This book is not new but we are newly discovering it, so it gets its review. We begin by not beating about the bush: it is brilliant. The contents are a collection of scholarly and very well researched and fully sourced essays on emigration from France to Algeria, Canada, and the United States. Each article covers a very specific group and era. We give here the Table of Contents, which are not easy to find on all the mentions of the book:
- Le "voyage organisé" d'émigrants parisiens vers l'Algérie
- L'Emigration française au Canada (1882-1929)
- Les milieux d'origine de l'émigration aveyronnaise vers l'Amérique dans le dernier quart du XIXe siècle
- Une émigration insolite au XIXe siècle, Les soldats des barricades en Californie (1848-1853)
- Les passeports délivrés à Bordeaux pour les Etats-Unis (1816-1889)
- Conscrits en Amérique. Le cas de l'arrondissement de Sarrebourg (Meurthe) 1829-1870
- "Comme un oiseau sur la branche..." Emigration aux Etats-Unis et retour des Basques des Baïgori
- Les voyageurs français et l'émigration française aux Etats-Unis (1870-1914)
Before jumping in with all the glee that this excites in us, we remind you that the French view history very much as a social science, science as in lots of statistics and social as in society, with never a thought of or interest in the story of history. Thus, these essays will give you a picture (with lots of charts and tables) of group behaviour but no gossipy revelation of someone's life, loves and losses that might have been discovered in the archives. Bearing that in mind, if your immigrant ancestor falls into one of the groups studied, you will receive two invaluable things: an understanding of the forces that may have influenced your ancestor to leave and, in the notes, a very good guide of where you could find the documentation about your ancestor's departure.
The two essays that we have put in blue text are concerned specifically with the poor workers of the Revolutions of 1848, discussed in the previous post. We have written about the workers' convoys to Algeria here. The essay about them in this book studies them in great detail. Pointing out that many of the workers in Paris had come from the countryside, hoping for work. The author, Yvette Katan, charts their origins. Most, it seems, came from the northern half of France. She quotes the reports of one of the doctors who accompanied the workers; he wrote that their poverty was extreme. Many had no shoes or coats. They had pawned everything they could, even their beds, in some cases. The government decree that authorized sending them had promised to each "7 to 10 hectares of land to farm, a house which the state would pay to build, free transport all the way to their new land, food for the entire family for the first three years." What starving worker would not accept such an offer?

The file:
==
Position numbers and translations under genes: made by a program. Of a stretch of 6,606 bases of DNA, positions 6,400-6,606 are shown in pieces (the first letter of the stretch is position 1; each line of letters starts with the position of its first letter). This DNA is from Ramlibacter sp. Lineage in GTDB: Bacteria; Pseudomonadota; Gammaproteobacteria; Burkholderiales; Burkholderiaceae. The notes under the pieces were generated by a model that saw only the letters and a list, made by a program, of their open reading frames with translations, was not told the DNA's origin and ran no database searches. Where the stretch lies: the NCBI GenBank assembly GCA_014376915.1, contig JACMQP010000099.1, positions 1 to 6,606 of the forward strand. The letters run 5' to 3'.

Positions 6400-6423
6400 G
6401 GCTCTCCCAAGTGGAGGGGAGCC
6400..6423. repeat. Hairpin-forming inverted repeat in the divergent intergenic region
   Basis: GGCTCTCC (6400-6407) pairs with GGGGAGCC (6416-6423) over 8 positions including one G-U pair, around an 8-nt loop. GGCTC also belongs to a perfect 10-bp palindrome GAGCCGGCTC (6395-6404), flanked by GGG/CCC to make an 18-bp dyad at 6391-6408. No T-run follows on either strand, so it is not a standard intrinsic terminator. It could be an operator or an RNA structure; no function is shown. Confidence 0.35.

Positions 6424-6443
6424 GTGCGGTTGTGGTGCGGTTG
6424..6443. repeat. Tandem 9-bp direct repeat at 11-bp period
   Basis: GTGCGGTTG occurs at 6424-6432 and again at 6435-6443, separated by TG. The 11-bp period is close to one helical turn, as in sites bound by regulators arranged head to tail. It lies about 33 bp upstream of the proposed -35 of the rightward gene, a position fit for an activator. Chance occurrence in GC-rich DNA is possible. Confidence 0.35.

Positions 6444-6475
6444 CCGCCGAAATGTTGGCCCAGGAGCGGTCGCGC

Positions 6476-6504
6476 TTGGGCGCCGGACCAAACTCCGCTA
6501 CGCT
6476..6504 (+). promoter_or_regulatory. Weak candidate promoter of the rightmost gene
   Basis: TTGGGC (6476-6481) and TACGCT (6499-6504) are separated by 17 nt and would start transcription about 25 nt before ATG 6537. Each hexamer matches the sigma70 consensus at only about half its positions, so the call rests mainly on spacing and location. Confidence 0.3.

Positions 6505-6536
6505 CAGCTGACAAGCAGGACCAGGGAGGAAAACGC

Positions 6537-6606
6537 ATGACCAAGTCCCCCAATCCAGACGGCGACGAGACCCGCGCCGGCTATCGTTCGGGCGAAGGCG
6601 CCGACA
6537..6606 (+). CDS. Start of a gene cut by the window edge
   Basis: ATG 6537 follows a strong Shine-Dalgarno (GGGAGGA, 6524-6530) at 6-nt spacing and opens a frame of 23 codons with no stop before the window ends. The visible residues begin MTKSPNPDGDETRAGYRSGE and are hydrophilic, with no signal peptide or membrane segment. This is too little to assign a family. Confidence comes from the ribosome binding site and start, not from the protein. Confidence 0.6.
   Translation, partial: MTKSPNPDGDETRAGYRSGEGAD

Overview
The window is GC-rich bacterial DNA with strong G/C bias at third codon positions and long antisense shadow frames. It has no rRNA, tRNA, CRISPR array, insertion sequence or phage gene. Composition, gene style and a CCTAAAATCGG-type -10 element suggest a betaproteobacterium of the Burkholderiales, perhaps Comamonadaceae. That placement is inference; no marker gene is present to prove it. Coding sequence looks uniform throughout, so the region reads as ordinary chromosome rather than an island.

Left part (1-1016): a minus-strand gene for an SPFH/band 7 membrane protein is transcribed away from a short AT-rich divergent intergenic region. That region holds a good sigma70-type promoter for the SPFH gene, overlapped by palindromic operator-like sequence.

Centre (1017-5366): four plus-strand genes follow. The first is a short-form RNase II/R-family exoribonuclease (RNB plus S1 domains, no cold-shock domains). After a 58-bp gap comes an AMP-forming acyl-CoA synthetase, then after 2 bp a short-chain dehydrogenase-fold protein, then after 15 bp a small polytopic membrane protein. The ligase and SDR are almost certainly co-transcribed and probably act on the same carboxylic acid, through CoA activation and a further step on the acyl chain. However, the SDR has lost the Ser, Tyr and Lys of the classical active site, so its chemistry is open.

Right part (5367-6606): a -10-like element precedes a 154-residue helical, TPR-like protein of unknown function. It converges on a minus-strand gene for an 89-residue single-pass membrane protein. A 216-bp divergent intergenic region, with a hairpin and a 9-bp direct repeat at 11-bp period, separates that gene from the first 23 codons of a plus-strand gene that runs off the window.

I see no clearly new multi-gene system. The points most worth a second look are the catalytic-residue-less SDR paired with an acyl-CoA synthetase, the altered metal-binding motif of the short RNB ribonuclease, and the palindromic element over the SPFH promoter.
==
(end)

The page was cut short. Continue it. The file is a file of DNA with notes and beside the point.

The second essay we have marked in blue discusses those sent to California. Again, this was just after 1848. When the news of the discovery of gold in California was heard by the French authorities, they must have thought that the gods intended to smile their societal troubles away. Here was a way to get rid of even more of the Parisian malcontents and at less cost: hold lotteries, make certain that most of the winners Paris's poor, and ship them off to California. This, too, is incredibly thorough and gives a very deep understanding of these emigrants.
It does not, however, list the names of the emigrants to California, not even the lingotiers. To our knowledge, no published book gives their names. We are wondering if we should not write one ourselves. Dear Readers, do you think there could be an interest in such a list? Do let us know your thoughts.
©2019 Anne Morddel
Fouché, Nicole, ed. L'Emigration française : Etude de cas, Algérie, Canada, Etats-Unis. Série Internationale no. 24. Paris : Publications de la Sorbonne, 1985.